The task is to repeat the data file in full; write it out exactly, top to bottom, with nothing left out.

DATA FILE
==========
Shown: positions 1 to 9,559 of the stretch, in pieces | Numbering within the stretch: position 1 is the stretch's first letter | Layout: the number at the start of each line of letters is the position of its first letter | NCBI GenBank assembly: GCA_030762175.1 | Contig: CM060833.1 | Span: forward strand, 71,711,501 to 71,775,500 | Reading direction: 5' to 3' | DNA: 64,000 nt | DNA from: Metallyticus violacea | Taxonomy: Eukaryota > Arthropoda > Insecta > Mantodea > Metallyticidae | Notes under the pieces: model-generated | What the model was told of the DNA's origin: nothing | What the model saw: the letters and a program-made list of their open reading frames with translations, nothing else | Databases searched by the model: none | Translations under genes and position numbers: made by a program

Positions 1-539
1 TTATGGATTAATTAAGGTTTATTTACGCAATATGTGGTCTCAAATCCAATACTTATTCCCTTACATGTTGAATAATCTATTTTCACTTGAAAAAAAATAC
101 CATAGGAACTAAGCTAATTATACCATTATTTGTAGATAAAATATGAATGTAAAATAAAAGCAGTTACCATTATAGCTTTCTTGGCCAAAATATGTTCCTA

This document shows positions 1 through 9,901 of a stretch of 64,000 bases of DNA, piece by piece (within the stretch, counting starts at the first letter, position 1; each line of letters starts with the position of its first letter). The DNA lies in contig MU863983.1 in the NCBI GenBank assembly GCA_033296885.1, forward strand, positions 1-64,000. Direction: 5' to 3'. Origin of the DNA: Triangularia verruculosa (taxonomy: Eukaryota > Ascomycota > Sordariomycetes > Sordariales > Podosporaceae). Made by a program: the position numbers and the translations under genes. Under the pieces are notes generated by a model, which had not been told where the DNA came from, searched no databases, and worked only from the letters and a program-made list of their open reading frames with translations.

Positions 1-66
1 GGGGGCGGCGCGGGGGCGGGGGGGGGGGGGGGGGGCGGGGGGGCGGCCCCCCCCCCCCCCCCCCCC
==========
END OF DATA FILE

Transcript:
Shown: positions 1 to 9,559 of the stretch, in pieces | Numbering within the stretch: position 1 is the stretch's first letter | Layout: the number at the start of each line of letters is the position of its first letter | NCBI GenBank assembly: GCA_030762175.1 | Contig: CM060833.1 | Span: forward strand, 71,711,501 to 71,775,500 | Reading direction: 5' to 3' | DNA: 64,000 nt | DNA from: Metallyticus violacea | Taxonomy: Eukaryota > Arthropoda > Insecta > Mantodea > Metallyticidae | Notes under the pieces: model-generated | What the model was told of the DNA's origin: nothing | What the model saw: the letters and a program-made list of their open reading frames with translations, nothing else | Databases searched by the model: none | Translations under genes and position numbers: made by a program

Positions 1-539
1 TTATGGATTAATTAAGGTTTATTTACGCAATATGTGGTCTCAAATCCAATACTTATTCCCTTACATGTTGAATAATCTATTTTCACTTGAAAAAAAATAC
101 CATAGGAACTAAGCTAATTATACCATTATTTGTAGATAAAATATGAATGTAAAATAAAAGCAGTTACCATTATAGCTTTCTTGGCCAAAATATGTTCCTA

This document shows positions 1 through 9,901 of a stretch of 64,000 bases of DNA, piece by piece (within the stretch, counting starts at the first letter, position 1; each line of letters starts with the position of its first letter). The DNA lies in contig MU863983.1 in the NCBI GenBank assembly GCA_033296885.1, forward strand, positions 1-64,000. Direction: 5' to 3'. Origin of the DNA: Triangularia verruculosa (taxonomy: Eukaryota > Ascomycota > Sordariomycetes > Sordariales > Podosporaceae). Made by a program: the position numbers and the translations under genes. Under the pieces are notes generated by a model, which had not been told where the DNA came from, searched no databases, and worked only from the letters and a program-made list of their open reading frames with translations.

Positions 1-66
1 GGGGGCGGCGCGGGGGCGGGGGGGGGGGGGGGGGGCGGGGGGGCGGCCCCCCCCCCCCCCCCCCCC